War ‹ber Allesby Paul Craig Roberts
Feb. 28, 2011
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The United States government cannot get enough of war. With Libyan dictator Moammar Gadhafiís regime falling to a rebelling population, CNN reports that a Pentagon spokesman said that the U.S. is looking at all options from the military side.
Allegedly, the Pentagon, which is responsible for one million dead Iraqis and an unknown number of dead Afghans and Pakistanis, is concerned about the deaths of 1,000 Libyan protesters.
While the Pentagon tries to figure out how to get involved in the Libyan revolt, the commander of U.S. forces in the Pacific is developing new battle plans to take on China in her home territory. Four-star Admiral Robert Willard thinks the U.S. should be able to whip China in its own coastal waters.
The admiral thinks one way to do this is to add U.S. Marines to his force structure so that the U.S. can eject Chinese forces from disputed islands in the East and South China seas.
It is not the U.S. who is disputing the islands, but if there is a chance for war anywhere, the admiral wants to make sure we are not left out.
The admiral also hopes to develop military ties with India and add that country to his clout. India, the admiral says, "is a natural partner of the United States" and "is crucial to Americaís 21st-century strategy of balancing China." The U.S. is going to seduce the Indians by selling them advanced aircraft.
If the plan works out, we will have India in NATO helping us to occupy Pakistan and presenting China with the possibility of a two-front war.
The Pentagon needs some more wars so there can be some more "reconstruction."
Reconstruction is very lucrative, especially as Washington has privatized so many of the projects, thus turning over to well-placed friends many opportunities to loot. Considering all the money that has been spent, one searches hard to find completed projects. The just released report from the Commission on Wartime Contracting canít say exactly how much of the $200,000 million in Afghan "reconstruction" disappeared in criminal behavior and blatant corruption, but $12,000 million alone was lost to "overt fraud."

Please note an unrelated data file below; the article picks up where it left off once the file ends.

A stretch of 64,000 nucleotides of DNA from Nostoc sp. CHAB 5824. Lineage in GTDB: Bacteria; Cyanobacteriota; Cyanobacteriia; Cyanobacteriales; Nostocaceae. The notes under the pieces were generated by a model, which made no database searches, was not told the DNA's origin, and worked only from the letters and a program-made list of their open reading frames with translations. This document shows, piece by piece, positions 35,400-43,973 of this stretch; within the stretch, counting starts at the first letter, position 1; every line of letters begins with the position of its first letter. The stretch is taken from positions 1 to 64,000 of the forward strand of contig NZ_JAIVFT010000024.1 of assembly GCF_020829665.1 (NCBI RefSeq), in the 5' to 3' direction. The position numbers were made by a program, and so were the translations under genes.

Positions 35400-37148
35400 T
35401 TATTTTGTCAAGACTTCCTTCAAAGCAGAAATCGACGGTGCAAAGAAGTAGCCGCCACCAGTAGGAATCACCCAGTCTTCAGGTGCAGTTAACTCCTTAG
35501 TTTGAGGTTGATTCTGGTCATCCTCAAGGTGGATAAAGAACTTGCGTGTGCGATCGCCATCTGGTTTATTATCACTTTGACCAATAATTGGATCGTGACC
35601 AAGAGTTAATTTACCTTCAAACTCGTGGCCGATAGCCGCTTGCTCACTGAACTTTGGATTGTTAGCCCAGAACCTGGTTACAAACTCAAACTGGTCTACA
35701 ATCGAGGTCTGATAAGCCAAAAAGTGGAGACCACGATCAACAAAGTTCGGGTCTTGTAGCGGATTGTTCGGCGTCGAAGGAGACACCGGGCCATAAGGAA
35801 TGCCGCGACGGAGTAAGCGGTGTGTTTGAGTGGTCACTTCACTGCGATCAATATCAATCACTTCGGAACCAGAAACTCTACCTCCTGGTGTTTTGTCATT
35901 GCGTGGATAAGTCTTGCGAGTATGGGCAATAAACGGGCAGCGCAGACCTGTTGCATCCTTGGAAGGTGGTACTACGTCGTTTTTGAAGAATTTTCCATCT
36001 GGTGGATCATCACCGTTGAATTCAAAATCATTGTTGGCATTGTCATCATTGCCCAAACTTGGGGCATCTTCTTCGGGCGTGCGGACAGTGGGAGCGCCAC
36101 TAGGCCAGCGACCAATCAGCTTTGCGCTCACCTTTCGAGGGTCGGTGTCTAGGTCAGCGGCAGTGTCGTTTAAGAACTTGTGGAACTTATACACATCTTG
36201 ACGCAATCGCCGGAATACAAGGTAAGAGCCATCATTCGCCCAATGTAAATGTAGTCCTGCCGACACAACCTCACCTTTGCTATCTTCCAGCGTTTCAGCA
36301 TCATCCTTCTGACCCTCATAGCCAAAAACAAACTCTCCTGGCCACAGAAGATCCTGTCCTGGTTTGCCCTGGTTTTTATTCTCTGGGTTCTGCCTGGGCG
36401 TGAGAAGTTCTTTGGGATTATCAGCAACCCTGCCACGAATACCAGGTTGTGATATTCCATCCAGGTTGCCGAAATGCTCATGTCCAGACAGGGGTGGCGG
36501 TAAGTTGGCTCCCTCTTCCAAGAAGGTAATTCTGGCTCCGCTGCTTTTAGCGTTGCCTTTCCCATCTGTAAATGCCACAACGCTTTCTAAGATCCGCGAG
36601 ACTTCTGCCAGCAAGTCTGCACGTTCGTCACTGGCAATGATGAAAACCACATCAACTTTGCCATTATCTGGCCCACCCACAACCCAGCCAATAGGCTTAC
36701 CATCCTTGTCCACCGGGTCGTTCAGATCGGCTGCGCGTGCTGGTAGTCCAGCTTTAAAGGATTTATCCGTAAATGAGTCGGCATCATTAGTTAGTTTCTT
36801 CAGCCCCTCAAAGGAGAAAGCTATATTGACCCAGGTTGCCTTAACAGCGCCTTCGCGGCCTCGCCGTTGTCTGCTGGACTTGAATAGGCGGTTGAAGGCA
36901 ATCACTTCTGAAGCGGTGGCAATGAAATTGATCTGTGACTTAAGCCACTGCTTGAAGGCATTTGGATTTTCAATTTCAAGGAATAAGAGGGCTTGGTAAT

War makes money for the politically connected. While the flag-waving population remains proud of the service of their sons, brothers, husbands, fathers, cousins, wives, mothers and daughters, the smart boys who got the fireworks started are rolling in the mega-millions.
As General Smedley Butler told the jingoistic American population, to no avail, "war is a racket." As long as the American population remains proud that their relatives serve as cannon fodder for the military/security complex, war will remain a racket.
Paul Craig Roberts [send him mail], a former Assistant Secretary of the US Treasury and former associate editor of the Wall Street Journal, has been reporting shocking cases of prosecutorial abuse for two decades. A new edition of his book, The Tyranny of Good Intentions, co-authored with Lawrence Stratton, a documented account of how Americans lost the protection of law, has been released by Random House.
Copyright © 2010 Paul Craig Roberts